Princeton University is having a new “Art of Science” competition, allowing students and researchs to contribute scientific visualizations of their work in art-gallery form, competing for (rather meager, unfortunately) prizes.
The three prize-winners will share $500, divided into shares of $250, $154.51 and $95.49 in accordance with the aesthetically pleasing golden ratio. Another 40 images are included in Princeton’s Art of Science 2013 exhibit, which opened on Friday in the atrium of Princeton’s Friend Center. The works were chosen from 170 images submitted from 24 different departments across campus.
The theme was of “Connections”, focusing on cross-disciplinary research. Follow the link to the full gallery of some of the best work.
via ‘Art of Science’ exhibit makes the connection between truth and beauty – Cosmic Log.
Amidst the turmoil of closures and bankruptcies plaguing the VFX industry, it seems newsworthy to hear that Shade VFX in Santa Monica, CA is actually thriving and just moved into a new space doubling their size. What are they doing differently? Easy: Making good business deals.
Godwin admits that in some cases Shade has been outbid by firms in London or Vancouver that offer tax breaks for studios, but he said that being in California has its advantages. Producers have told him that they prefer being able to meet with artists in person instead of needing to have conference calls with visual-effects teams working in far-flung locations around the globe.
via Shade VFX Expanding Despite Visual-Effects Industry Troubles | The Wrap Movies.
One of the big nail-biting scenes of the new Iron Man 3 is the “barrel of monkeys” freefall, where Iron Man has only seconds to save a crew of 13 freefalling from a now-crashing Air Force 1. At first glance, you may think it’s some amazing CG and bluescreen work, but the reality is far more impressive. Involving a full team of parachuters and multiple jumps, the entire scene was actually done in-air and then touched-up for final results.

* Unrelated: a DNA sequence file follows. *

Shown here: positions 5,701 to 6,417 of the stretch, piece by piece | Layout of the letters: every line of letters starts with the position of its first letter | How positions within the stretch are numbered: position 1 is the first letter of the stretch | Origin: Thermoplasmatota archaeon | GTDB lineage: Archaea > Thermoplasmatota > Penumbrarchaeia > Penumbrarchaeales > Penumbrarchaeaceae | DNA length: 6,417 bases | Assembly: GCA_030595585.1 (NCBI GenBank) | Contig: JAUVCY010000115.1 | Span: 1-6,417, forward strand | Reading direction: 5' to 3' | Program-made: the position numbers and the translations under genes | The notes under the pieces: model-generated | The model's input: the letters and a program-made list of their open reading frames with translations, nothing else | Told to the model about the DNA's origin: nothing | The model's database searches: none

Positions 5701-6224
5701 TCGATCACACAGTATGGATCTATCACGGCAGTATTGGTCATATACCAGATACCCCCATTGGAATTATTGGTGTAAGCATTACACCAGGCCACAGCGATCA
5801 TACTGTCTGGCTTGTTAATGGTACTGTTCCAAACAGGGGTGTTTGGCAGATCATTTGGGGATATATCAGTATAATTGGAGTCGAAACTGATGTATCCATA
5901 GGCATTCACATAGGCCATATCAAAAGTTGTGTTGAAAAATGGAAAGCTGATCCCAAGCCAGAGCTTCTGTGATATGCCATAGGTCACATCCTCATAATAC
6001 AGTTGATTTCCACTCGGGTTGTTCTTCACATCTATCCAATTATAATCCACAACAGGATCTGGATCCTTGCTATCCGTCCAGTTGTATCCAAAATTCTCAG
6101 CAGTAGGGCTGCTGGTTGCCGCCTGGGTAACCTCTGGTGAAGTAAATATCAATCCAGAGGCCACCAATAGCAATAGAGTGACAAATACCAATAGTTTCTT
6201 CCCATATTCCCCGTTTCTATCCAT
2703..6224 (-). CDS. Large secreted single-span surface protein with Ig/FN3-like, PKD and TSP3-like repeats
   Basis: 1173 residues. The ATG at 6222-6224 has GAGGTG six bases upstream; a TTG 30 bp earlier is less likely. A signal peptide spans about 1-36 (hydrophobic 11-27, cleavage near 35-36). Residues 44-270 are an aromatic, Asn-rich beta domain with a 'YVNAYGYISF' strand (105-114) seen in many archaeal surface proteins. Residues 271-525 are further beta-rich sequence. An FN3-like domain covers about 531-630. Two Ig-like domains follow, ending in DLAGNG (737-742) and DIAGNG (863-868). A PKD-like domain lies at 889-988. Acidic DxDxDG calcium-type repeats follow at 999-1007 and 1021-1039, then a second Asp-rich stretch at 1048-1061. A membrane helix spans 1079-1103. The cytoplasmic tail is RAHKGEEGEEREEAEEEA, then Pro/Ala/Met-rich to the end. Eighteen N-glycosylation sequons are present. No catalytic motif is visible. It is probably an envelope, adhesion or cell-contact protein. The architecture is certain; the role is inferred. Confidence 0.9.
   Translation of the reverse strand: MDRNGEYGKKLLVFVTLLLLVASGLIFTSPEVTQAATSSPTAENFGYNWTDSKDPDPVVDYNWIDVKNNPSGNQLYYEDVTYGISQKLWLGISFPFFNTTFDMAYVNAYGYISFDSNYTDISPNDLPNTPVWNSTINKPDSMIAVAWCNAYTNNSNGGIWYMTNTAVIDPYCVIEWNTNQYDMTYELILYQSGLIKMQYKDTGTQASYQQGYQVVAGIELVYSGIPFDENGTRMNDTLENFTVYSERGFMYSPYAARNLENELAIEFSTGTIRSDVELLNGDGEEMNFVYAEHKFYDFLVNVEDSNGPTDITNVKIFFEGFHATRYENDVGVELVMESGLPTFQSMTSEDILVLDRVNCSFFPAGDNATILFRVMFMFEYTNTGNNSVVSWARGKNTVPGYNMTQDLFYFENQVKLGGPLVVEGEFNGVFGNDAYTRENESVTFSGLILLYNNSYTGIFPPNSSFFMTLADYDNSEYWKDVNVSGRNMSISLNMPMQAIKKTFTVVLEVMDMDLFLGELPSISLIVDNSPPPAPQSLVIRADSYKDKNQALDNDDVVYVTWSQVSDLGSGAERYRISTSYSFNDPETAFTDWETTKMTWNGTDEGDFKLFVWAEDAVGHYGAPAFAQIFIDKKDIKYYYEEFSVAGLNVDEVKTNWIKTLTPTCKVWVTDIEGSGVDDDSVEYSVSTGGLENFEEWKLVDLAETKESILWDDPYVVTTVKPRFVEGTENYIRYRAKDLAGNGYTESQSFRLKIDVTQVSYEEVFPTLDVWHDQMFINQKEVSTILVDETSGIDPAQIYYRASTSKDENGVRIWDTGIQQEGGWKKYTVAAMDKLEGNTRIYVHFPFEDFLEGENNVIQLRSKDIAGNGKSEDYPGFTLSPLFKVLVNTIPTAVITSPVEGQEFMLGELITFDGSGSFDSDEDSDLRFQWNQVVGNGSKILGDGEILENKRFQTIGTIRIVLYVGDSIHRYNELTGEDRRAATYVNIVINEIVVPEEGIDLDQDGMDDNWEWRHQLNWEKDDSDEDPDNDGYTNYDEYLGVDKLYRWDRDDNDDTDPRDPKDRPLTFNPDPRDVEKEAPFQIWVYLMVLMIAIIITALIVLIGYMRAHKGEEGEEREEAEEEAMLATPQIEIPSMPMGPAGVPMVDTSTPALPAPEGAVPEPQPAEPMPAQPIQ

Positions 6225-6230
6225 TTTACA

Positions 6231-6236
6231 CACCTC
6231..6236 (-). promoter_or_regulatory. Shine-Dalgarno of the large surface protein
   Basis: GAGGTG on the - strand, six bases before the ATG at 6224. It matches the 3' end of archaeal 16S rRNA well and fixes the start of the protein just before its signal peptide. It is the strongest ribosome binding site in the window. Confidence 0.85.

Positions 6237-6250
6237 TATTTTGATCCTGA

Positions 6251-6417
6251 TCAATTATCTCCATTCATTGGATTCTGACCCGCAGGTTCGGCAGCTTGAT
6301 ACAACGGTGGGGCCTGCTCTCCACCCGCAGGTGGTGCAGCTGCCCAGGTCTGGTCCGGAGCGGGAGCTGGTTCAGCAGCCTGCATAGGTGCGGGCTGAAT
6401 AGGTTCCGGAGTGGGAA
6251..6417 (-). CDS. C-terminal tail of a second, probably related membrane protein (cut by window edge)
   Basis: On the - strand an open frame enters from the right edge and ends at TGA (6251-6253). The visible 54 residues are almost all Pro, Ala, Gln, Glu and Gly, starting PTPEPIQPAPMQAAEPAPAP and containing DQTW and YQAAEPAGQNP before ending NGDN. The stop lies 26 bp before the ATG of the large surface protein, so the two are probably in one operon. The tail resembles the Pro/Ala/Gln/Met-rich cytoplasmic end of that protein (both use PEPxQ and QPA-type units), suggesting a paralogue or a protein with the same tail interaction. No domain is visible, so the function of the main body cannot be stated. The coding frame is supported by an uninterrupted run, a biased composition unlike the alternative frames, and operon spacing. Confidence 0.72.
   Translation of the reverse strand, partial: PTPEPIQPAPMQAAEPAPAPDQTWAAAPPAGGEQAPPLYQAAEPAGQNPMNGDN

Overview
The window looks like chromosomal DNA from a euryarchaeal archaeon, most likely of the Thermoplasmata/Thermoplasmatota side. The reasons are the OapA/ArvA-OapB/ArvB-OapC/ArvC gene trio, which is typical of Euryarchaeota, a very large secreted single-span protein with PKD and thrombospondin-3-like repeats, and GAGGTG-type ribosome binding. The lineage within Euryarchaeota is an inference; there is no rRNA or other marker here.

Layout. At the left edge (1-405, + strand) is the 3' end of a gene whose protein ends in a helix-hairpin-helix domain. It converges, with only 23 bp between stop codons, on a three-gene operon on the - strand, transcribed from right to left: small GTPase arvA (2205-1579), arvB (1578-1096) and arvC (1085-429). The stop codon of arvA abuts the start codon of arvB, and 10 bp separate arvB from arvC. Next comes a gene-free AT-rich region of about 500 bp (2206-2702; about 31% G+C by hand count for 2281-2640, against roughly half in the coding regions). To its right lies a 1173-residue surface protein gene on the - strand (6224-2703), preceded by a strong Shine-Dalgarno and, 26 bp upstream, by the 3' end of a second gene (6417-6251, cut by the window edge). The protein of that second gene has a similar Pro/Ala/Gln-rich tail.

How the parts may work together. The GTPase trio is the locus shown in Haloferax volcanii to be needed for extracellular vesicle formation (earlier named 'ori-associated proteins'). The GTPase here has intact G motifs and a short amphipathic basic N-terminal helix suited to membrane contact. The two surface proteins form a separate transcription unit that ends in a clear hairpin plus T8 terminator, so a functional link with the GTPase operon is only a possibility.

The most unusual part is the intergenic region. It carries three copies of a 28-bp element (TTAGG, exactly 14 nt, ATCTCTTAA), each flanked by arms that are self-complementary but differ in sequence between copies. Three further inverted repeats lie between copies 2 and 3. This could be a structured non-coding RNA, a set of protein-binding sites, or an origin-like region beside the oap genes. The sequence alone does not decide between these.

“I’ve worked on movies in the past where we’ve done fake free fall sequences, with vertical wind tunnels, people on wires, but by actually shooting it, you get the visceral, kinetic camera work that comes with actual free fall photography,” said Digital Domain VFX supervisor Erik Nash, who is an experienced sky diver himself. “It’s something that’s incredibly difficult to fake — the high-frequency camera shake that’s inherent to free fall photography. If you start with something photographed, it’s real, it’s believable and even if you change everything about it you’ve got a foundation.”
via ‘Iron Man 3′: The VFX that made the ‘barrel of monkeys’ scene soar [videos] | Hero Complex – movies, comics, pop culture – Los Angeles Times.
If you’re going to SIGGRAPH2013, then head on over to the website and check out the Advance Program. In the Anaheim convention Center this July, they’ve got lots going on this year including the celebration of the 40th year of the Computer Animation Festival, the new SIGGRAPH university, the usual collection of wild and amazing stuff in the Emerging Technologies groups, and more production sessions packed into 5 days than anyone could ever absorb.
Check it out below in PDF or ePUB.
Advance Program | SIGGRAPH 2013.
AMD has announced their newest GPU , the HD7990.
The HD 7990 combines two GPUs and can deliver 8.2 (peak) TFLOPS single precision, and 2 TFLOPS (peak) double) precision. AMD claims they can run Tomb Raider with their new TressFX Hair technology enabled, or Crysis3 in 4K resolution. However, remember: 4K monitors are currently limited to 30 fps. The HD 7990 comes with 6 GB GDDR5, so it has the memory to double or even triple buffer a 4K display. The HD7990 supports 4K through its DisplayPort ports, and they in turn can generate an HDMI via a dongle cable.
Definitely sounds impressive, and in addition they’ve added a new “Eyefinity 5″ mode perfect for gaming. I’ve recently run into this myself where the Eyefinity setup runs great with 4 or 6 monitors, but 5 seems to be a weird “unknown” set. In this card, 5 monitors create a long 5×1 line of monitors, with the Center of the display in the center of the 3rd monitor.
The card is expected to retail for $999.
via AMD claims new HD7990 graphics board is the world’s fastest.
A new press release from Kitware, makers of CMake, ParaView, VTK, ITK, and lots of popular scientific visualization toolkits, announces that they just got a grant from the NIH to push forward in the biomedical space.
Historically, VTK been indirectly funded by the development of related applications such as ParaView. This new award comes after a crescendo of requests from the VTK community to reinvigorate the toolkit as a catalyst for interactive visualization research in medicine. As such, this project will update the graphics infrastructure to support the representation and rendering of large data over the web, on mobile platforms, and with interactive 3D widgets.